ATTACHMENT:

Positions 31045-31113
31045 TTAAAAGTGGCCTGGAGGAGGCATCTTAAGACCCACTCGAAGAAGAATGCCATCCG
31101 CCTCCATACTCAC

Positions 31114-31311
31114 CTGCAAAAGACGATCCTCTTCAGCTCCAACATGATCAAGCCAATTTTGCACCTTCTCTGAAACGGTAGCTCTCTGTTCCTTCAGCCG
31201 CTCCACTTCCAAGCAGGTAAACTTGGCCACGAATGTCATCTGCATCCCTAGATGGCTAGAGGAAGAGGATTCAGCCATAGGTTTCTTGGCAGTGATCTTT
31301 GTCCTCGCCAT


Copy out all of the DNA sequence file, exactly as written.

Positions 31045-31113
31045 TTAAAAGTGGCCTGGAGGAGGCATCTTAAGACCCACTCGAAGAAGAATGCCATCCG
31101 CCTCCATACTCAC

Positions 31114-31311
31114 CTGCAAAAGACGATCCTCTTCAGCTCCAACATGATCAAGCCAATTTTGCACCTTCTCTGAAACGGTAGCTCTCTGTTCCTTCAGCCG
31201 CTCCACTTCCAAGCAGGTAAACTTGGCCACGAATGTCATCTGCATCCCTAGATGGCTAGAGGAAGAGGATTCAGCCATAGGTTTCTTGGCAGTGATCTTT
31301 GTCCTCGCCAT